In a recent decision, Board of Supervisors of Willistown Township v. Main Line Gardens, Inc., the Supreme Court of Pennsylvania unanimously held that a party does not waive all issues on appeal when it fails to file a post-trial brief in support of its timely filed post-trial motion.
Under Rule 227.1(b) of the Pennsylvania Rules of Civil Procedure, in order to obtain post-trial relief such as a new trial or judgment notwithstanding a jury verdict, a party must file a post-trial motion within ten days of the jury verdict or the court's decision in a non-jury case. If a party fails to do so or fails to include a particular issue in its post-trial motion, it cannot seek relief on that issue on appeal.
In Willistown Township, after losing at trial, the defendant filed several timely post-trial motions raising previously briefed issues, but failed to file any post-trial briefs. The trial court denied the post-trial motions on the merits without addressing the plaintiff's argument that the defendant's failure to file post-trial briefs constituted a waiver of all the issues it raised. On appeal, however, the Commonwealth Court held that the defendant had waived the issues raised in the post-trial motions by failing to file post-trial briefs. As a result, the court dismissed the appeal without addressing the merits.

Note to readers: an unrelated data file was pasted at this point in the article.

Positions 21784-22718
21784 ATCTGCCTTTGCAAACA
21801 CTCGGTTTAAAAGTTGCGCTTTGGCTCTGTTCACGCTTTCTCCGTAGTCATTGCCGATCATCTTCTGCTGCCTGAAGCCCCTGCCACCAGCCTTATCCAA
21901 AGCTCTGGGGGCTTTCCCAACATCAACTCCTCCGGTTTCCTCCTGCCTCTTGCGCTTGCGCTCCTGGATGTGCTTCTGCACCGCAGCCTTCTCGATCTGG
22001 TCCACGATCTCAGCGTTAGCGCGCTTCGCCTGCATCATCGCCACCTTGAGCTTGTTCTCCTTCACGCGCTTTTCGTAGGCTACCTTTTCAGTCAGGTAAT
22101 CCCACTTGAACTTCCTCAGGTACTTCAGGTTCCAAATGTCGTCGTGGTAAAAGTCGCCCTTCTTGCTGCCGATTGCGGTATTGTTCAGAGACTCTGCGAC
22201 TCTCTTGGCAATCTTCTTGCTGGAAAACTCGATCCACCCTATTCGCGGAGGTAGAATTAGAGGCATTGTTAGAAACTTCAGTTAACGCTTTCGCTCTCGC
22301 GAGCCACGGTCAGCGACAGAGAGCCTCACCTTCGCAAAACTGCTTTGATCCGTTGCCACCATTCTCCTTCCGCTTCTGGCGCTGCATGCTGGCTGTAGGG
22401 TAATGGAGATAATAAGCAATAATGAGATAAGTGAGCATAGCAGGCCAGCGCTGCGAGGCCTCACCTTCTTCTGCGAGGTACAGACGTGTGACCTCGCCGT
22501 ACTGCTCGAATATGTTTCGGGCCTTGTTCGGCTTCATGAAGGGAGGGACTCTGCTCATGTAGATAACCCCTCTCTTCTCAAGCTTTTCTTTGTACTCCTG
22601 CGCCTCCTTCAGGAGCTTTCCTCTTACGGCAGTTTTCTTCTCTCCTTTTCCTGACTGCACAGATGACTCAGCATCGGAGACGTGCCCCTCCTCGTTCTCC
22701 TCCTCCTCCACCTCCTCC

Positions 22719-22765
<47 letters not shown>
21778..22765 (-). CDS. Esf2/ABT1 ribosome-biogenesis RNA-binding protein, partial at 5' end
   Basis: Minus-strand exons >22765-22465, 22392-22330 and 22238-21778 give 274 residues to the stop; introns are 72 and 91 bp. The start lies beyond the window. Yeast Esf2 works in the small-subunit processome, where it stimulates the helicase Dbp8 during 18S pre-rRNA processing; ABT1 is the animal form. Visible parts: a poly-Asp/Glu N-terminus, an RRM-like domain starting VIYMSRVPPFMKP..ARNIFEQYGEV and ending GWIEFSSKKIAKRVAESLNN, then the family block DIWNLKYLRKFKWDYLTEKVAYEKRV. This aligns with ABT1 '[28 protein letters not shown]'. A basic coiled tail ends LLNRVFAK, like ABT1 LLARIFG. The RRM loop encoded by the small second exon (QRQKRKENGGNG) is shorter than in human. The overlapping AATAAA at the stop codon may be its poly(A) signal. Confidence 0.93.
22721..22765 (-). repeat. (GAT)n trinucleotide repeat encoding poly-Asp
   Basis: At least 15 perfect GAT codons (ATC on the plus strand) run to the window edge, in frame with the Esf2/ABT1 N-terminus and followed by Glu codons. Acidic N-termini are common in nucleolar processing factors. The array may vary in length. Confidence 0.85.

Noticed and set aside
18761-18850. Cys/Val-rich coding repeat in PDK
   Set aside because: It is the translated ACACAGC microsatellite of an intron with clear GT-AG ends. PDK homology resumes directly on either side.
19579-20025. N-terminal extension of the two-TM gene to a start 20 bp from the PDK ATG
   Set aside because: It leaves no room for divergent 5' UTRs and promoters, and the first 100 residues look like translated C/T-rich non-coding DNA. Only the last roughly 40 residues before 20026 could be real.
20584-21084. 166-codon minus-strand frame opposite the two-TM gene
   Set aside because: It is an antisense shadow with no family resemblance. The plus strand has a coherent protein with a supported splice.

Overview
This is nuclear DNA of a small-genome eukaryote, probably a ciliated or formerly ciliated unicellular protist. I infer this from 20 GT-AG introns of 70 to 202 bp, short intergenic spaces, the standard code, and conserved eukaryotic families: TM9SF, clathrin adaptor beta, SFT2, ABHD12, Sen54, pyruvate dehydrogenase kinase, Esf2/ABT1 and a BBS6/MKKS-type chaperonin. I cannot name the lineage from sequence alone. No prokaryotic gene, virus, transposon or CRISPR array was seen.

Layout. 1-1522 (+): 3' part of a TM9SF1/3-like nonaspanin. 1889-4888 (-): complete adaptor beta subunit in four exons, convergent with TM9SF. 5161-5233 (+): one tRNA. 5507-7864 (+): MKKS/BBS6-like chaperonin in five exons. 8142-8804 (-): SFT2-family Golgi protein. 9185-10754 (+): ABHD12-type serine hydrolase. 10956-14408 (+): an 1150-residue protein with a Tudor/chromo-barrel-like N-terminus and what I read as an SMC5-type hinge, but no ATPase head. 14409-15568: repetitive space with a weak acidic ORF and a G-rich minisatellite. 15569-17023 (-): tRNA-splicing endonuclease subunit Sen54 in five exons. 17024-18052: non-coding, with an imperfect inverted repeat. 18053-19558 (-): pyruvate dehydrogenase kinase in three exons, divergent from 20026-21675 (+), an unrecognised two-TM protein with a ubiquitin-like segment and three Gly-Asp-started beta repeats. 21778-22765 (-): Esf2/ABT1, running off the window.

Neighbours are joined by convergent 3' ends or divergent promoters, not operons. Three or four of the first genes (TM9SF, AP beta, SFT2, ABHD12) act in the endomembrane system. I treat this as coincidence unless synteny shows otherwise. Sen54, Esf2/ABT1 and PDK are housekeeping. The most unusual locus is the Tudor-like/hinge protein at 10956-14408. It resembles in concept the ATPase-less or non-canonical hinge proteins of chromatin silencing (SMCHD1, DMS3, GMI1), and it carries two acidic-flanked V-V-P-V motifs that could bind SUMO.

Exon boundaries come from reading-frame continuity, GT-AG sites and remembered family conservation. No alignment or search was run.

The Supreme Court disagreed, reasoning that Rule 227.1(b) "contains no requirement that parties file briefs or present argument with respect to the issues specified in the [post-trial] motion in order to preserve them for appeal [emphasis in original]." Because the failure to file a brief in support of a post-trial motion does not violate Rule 227.1(b), the Supreme Court clarified that "neither the trial court nor the appellate courts may find waiver pursuant to the rule for failing to do so."
The Court cautioned, however, that trial courts still retain discretion to request the submission of post-trial briefs. And if a party fails to comply with such a request, the trial court can exercise its discretion to proceed in one of two ways: it may either find waiver or adjudicate the post-trial motions on the merits. Where, as in Willistown Township, it chooses the latter option and rules on the merits of the post-trial motion, the appellate courts cannot override that exercise of discretion by dismissing the subsequent appeal on waiver grounds. Accordingly, the Supreme Court reversed and remanded the case to the Commonwealth Court for review of the merits of the issues defendant raised on appeal.
This is an important ruling by the Supreme Court of Pennsylvania, rejecting precedent from both of Pennsylvania's intermediate appellate courts that the failure to file a post-trial brief in support of a post-trial motion always constitutes grounds for waiver of all issues on appeal. Nonetheless, practitioners would be wise to file post-trial briefs in support of post-trial motions, not only to avoid a trial court's determination that a request for post-trial relief has been waived, but to provide the trial court with a more detailed explanation of the basis for post-trial relief.
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